Netflix's new limited drama series, Unorthodox, tells the powerful true story of a woman who flees her strict Hasidic community in Brooklyn in order to live a secular life in Berlin. It's based on Deborah Feldman's 2012 memoir of the same name, and though series producers Anna Winger and Alexa Karolinski did take some liberties with the story, the journey that protagonist Esty (Shira Haas) undertakes is largely true to Feldman's life.
According to a New York Times profile, Feldman was born into a Yiddish-speaking Hasidic Jewish sect founded in Brooklyn by Holocaust survivors after World War II. The community was grounded by the belief that Hitler's genocide was God's punishment for European Jewish assimilation. In order to prevent further tragedies, Feldman was taught that Jews must live apart from society and abide by the most conservative religious rules. This led to Feldman having a pretty repressive childhood: by 17, she was married to a man she barely knew. She was 23 when she decided to take her young son and run away.
"I doubt it came as a surprise to anyone that I left the Hasidic community," Feldman wrote in The Guardian in 2010. She described starting with small things, like wearing clear nail polish and subtle eyeliner, and riding the New York subway. Her most illicit activity was sneaking off to the library to read banned English books like Little Women, Anne of Green Gables, and Jane Austen — stories about young women who have the determination to chart their own path in life. "I wanted to see the world, wear jeans, drive a car, learn how to play the piano – all of which were impossible dreams for a woman of my circumstances," she wrote.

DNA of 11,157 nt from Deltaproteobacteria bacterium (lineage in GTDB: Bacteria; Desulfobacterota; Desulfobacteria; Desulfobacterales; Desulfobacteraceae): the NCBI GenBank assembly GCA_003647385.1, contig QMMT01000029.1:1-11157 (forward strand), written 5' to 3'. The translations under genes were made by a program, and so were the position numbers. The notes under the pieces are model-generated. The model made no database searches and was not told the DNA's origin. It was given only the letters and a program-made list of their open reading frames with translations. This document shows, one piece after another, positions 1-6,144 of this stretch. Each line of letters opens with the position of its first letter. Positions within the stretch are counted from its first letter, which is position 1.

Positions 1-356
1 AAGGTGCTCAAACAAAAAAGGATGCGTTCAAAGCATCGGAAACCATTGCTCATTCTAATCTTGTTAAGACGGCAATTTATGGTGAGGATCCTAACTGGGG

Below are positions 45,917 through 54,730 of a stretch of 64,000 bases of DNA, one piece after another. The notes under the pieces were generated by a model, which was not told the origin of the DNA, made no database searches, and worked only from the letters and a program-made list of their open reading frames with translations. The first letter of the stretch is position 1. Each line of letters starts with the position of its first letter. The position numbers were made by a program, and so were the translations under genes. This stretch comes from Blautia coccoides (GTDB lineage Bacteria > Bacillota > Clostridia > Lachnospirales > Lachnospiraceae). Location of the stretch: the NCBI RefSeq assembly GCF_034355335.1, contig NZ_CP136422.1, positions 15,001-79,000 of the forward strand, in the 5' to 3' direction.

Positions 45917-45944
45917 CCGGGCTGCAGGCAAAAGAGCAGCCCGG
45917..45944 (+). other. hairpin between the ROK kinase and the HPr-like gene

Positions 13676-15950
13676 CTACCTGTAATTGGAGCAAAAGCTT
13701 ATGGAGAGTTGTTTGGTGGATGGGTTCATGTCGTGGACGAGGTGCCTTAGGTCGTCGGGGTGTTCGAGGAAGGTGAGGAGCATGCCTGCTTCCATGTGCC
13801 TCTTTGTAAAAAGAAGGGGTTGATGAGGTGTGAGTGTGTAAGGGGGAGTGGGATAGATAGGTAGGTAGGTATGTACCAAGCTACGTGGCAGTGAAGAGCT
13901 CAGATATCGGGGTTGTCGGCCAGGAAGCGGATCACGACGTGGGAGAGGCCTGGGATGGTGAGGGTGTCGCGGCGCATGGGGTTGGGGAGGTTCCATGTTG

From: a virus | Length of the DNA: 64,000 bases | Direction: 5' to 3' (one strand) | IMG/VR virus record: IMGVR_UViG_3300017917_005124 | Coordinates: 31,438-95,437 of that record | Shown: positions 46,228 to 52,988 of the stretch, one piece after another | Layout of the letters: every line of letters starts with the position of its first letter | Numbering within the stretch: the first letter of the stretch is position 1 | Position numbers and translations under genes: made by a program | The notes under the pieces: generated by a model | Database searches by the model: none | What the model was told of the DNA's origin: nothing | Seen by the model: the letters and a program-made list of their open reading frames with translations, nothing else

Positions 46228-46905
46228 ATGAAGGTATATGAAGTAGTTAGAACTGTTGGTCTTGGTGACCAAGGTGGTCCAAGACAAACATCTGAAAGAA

After leaving her community in 2006, Feldman attended Sarah Lawrence College in New York. She wrote in The Guardian that at that time, she was "consumed by an obsession with everything I had previously known to be sinful," which meant going to clubs, drinking beer, flirting with boys, smoking cigarettes, cursing, and eating pork. Once she felt she had sufficiently "tried enough of what had been forbidden," she became interested in politics, feminist theory, and independent films.
Feldman and her son only moved to Berlin after she published her second memoir, Exodus, in 2015. That's one of the main changes in Netflix's adaptation: in Unorthodox, Esty runs straight to Berlin.
"With Deborah’s blessing, we made a lot of changes," Karolinski, who grew up in Berlin, explained to The Times of Israel. "We brought Esty to Berlin to be able to talk about what it would be like for a Satmar Jew to flee to the country of the Holocaust's origin, and to reflect on how Berlin is built on trauma and how history creeps through everything there."
Director Maria Schrader also told The Times of Israel that while this is a story of a woman rejecting her religious roots, they "avoided any easy opportunity to judge a specific way of life, even though it may be foreign or unsettling for many." The result is a nuanced exploration of Esty's search for independence — much like the one Feldman embarked on all those years ago.